Implement a new function in your Particle class called timeToCollision. This function should return a double and take one argument as a const reference to a Particle called particle. The function definition should go in Particle.cpp and implement the calculation described above in the following steps:
o Create a new vector r0 that is the difference between the particle position in the argument and the particle position in the object being called. For example if you were to call the function somewhere using two particles p1 and p2 with position vectors r1 and r2, then r0 = r2-r1.
double t = p1.timeToCollision (p2) ;
oCreate a new vector v that is the relative velocity of the two particles: v2-v1
o Using the equation for ??? above calculate the time of closest approach of the two particles and store it in a double called tca.
o Test if tca is less than zero – if so the particles will not collide in the future – return a value of FLT_MAX (this is defined in <cfloat>) and exit the function.
o Create a new Vector called s that is a copy of the relative velocity and scale using the scale function by ???.
o Evaluate the distance of closest approach squared using the equations above and test if it greater than 4 times the radius squared – if so the particles will never collide return a value of FLT_MAX from the function.
o Otherwise – calculate the quantity ???? described above and return this as the result of the function.
Now you need to test this function by constructing some collision scenarios. Add a test function to functions.cpp/h called testCollision, taking no arguments and returning a bool.
This function should carry out the following tests and only return true if all succeed:
o Test 1: Head on collision
o Create two particles p1 and p2
o p1 : radius = 1, position = (0,0,0), velocity = ( 1,0,0)
o p2: radius = 1 , position = (12,0,0), velocity = (-1,0,0)
o Since the particles have radius 1 a collision should occur after 5 seconds.
o Test 2: Non-head-on collision
o Create two particles p3 and p4
o P3: radius = 1, position = (0,0,0), velocity = (1,1,0)
o P4: radius = 1, position = (5,5,6.99999), velocity = (0,0,-1)
o Again the time to collision should be 5 seconds
o Test 3: No collision
oCreate two particle p5 and p6
oP5: radius = 1, position = (0,3,0), velocity = (1,0,0)
oP6: radius = 1, position = (12,0,0), velocity = (-1, 0 , 1)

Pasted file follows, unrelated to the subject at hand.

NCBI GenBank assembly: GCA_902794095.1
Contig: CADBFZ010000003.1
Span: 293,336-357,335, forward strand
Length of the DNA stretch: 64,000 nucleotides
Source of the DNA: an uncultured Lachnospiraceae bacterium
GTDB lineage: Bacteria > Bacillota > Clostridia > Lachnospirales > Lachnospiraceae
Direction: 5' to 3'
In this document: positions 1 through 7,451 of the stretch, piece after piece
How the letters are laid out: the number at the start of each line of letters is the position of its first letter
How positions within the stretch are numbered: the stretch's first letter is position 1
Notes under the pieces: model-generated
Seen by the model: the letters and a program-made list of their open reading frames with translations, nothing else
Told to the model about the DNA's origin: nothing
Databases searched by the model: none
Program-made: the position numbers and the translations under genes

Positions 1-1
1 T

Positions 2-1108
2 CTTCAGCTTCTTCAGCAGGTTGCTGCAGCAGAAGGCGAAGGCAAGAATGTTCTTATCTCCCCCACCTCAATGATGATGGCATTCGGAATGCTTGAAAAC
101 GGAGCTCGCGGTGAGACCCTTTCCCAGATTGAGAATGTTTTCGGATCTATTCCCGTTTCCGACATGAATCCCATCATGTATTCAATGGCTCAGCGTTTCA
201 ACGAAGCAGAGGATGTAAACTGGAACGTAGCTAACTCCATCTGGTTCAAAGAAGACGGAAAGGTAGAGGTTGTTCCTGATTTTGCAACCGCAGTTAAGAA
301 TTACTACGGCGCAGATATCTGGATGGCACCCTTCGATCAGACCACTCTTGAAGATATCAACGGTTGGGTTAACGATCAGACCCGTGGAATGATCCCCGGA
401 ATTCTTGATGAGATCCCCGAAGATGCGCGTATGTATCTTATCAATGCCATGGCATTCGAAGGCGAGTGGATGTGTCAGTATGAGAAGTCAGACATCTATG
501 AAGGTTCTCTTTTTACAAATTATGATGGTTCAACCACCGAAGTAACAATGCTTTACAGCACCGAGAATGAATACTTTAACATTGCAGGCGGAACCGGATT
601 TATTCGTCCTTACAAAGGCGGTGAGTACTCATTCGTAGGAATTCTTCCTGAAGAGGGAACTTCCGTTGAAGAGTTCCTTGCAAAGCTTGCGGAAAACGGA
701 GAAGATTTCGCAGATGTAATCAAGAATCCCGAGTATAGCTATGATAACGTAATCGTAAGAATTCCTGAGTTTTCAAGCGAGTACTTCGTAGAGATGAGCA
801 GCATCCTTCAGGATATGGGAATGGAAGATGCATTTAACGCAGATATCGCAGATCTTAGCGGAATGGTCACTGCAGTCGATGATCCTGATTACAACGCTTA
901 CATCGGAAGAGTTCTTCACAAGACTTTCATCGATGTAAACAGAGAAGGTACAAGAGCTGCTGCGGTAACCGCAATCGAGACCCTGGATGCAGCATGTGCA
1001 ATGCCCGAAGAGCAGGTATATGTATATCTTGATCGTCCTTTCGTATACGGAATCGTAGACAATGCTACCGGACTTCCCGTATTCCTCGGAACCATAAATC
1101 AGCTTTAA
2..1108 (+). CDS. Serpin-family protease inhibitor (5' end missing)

oTest that the result is equal to FLT_MAX
Part C : Implementing a particle-particle collision
Now you need to implement the full collision – this includes computing the time to collision, moving the particles and adjusting the velocities.
Add a new member function to your Particle class called collideParticles. It should return nothing and take a single reference argument to a Particle. Note this shouldn’t be a const reference because you will need to be able to modify the particle.
Put the function definition in Particle.cpp implementing the following logic:
o First calculate the time to collision between the particles.
o If the result is less than 0 or very close to FLT_MAX then just return from the function without doing the collision
o Move both particles to the collision point using the move function. Remember this is a member function so the first particle is the one the function belongs to and the second particle is the one passed in the argument.
o When two spheres collide they exchange velocities along the vector joining their centres.
o Get a unit vector along the line joining the two particles (ie along r2-r1)
o Make two copies of the unit vector called v1 and v2.
o Scale v1 by the dot product of the velocity of particle 1 and n to get the velocity vector along n of particle 1.
o Scale v2 by the dot product of the velocity of particle 2 and n to get the velocity vector along n of particle 2.
o Calculate the change in velocity by taking the different v2-v1 and storing it in a new Vector called deltaV
o The new velocity vector for particle 1 is v+deltaV
o The new velocity vector for particle 2 is v-deltaV
o Where v is the original velocity of the particle in each case
Now add a test function for this code:
o Add a new function to functions.cpp/h called testCollision. Again, it should take no arguments and return a bool.
o In the body of the function do the following 2 tests:
o Create a new particle p1: radius=1, position = (0,0,0), velocity = (1,0,0)
o Create a new particle p2: radius=1 position = (5,0,0), velocity = (0,0,0)
o Cause the particles to collide by calling p1.collideParticles(p2)
o Now check that the velocity of p1 is (0,0,0) and the velocity of p2 is (1,0,0)
o For the second test:
o Create a new particle called p3: radius =1, position =- (0,0,0), v(1,0,0)
o Create a new particle called p4:radius=1,position (10,0,0),v(-0.5,0,0)
o Collide the particles and check the x-component of the velocity of p1 is now -0.5 and the x-component of the velocity of p2 is now 1.
Part D : Putting the particles in a box
Now for the final steps: putting the particles in a box. Imagine a cubical box whose centre has coordinates (0,0,0).
Create a new class called Box. Box should have two data members: a std::vector of Particles called particles and double called size. The vector represents the list of particles in the box, and size represents the side length of the cube (so given the centre is 0,0,0 each side is 250 units away from the middle).